Yes, sleeping in a “bad” position can cause you to have pain. Here are some shoulder positions that could contribute to pain and also recommended solutions that could help prevent pain and help with the healing process.

1. Rotator Cuff Syndrome

Many patients have pain in the shoulder when they sleep. One of the most common complaints for patients with shoulder pain is the inability to sleep on the effected side.

There are some common positions that can contribute to shoulder pain. For example, sleeping with the arm in the overhead position. This could lead to impingement of the shoulder muscles. Another position would be sleeping with arm under the pillow while on your stomach. Both of these positions can chronically impinge the rotator cuff (shoulder muscles).

Here are some examples- minus the PJ’s- that could cause shoulder pain.

Solution: Avoid sleeping on the affected side. Consider sleeping supine(on your back) , or with the affected side up, placing a pillow or towel between the arm and body for support and to minimize the effects of traction ischemia. If you have trouble sleeping on the opposite side of the pain you could sleep with something (pillow or towel) between you and the bed. See below for examples.

A towel can be used under the effected arm. It can be adjust to various size.
Using the towel under the rib cage help takes pressure off the shoulder. Adjusting the towel size can help you find a more comfortable postion

Some of you might be thinking ‘I’ve slept in this position my whole life and I have no problems.’ That’s great and you might never get shoulder pain from these positions!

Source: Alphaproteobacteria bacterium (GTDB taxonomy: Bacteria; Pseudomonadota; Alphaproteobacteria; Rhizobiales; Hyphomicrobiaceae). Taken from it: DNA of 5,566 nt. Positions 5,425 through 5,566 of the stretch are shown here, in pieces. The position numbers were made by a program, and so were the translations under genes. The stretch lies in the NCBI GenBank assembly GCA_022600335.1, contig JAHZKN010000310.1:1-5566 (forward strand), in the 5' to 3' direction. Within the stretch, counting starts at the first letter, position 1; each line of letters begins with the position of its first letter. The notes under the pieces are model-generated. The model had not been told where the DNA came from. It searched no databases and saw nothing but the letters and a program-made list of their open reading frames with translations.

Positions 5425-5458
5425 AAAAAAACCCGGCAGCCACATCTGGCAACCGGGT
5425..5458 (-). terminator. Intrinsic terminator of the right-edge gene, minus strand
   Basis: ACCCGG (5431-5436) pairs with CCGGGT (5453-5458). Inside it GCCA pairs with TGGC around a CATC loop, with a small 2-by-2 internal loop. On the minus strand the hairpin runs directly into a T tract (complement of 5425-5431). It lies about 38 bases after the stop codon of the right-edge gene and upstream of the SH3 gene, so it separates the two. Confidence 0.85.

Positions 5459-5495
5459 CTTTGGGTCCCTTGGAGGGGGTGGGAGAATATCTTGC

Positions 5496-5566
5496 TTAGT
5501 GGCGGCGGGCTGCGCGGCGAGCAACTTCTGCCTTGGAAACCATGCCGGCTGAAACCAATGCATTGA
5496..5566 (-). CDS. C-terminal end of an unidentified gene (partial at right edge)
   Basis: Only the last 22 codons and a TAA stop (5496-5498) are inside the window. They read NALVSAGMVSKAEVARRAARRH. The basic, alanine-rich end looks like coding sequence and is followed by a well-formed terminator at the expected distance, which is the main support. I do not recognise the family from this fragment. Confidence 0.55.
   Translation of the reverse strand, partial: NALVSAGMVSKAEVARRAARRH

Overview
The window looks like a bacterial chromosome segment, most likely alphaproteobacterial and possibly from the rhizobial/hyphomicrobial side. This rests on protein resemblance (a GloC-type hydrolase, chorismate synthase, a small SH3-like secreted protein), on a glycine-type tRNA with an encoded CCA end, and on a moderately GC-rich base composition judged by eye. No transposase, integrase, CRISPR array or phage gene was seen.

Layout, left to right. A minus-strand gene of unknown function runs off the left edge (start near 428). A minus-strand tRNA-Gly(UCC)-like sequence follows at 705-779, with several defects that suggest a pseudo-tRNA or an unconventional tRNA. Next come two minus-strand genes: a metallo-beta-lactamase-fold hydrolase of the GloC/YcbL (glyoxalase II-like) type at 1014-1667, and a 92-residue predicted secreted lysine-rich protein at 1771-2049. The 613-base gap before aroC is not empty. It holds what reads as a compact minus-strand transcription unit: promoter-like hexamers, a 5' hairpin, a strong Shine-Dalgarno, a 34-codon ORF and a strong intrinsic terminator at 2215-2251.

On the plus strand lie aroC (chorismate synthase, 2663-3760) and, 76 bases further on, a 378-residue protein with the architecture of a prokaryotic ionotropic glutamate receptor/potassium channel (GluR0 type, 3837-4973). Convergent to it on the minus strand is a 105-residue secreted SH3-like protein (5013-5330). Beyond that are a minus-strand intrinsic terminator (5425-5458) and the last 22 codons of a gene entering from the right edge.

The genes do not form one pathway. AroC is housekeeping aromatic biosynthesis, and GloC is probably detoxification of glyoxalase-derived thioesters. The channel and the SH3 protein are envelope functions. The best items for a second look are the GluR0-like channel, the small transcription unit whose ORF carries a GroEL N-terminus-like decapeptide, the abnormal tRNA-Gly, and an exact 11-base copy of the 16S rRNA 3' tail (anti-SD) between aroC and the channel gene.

Like always, one size does not fit all but if you do have problems the above advice could help with healing faster.

If you’re experiencing pain in your shoulder or need help with sleeping positions please call the office and make an appointment. We can help!

How much protein do you need per day?

How much protein do you need per day?

As with most things in nutrition, there’s no simple answer. Your individual needs will depend on your health, body composition, the main goal you have, and level of physical activity (type, intensity, and duration). Even when taking all of this into account, you’ll end up with a starting number, which you’ll need to adjust through self-experimentation.

Daily requirements are expressed in grams of protein, either per kilogram of body weight (g/kg) or per pound of body weight (g/lb).

  • If you’re of a healthy weight and sedentary, aim for 1.2–1.8 g/kg (0.54–0.82 g/lb).
  • If you’re of healthy weight, active, and wish to keep your weight, aim for 1.4–2.2 g/kg (0.64–1.00 g/lb). Try for the higher end of this range, as tolerated, especially if you’re an athlete.
  • If you’re of healthy weight, active, and wish to build muscle, aim for 1.4–3.3 g/kg (0.64–1.50 g/lb). Eating more than 2.6 g/kg (1.18 g/lb) is probably not going to lead to greater muscle gains, but it can minimize fat gains when “bulking” — i.e. when eating above maintenance in order to gain (muscle) weight.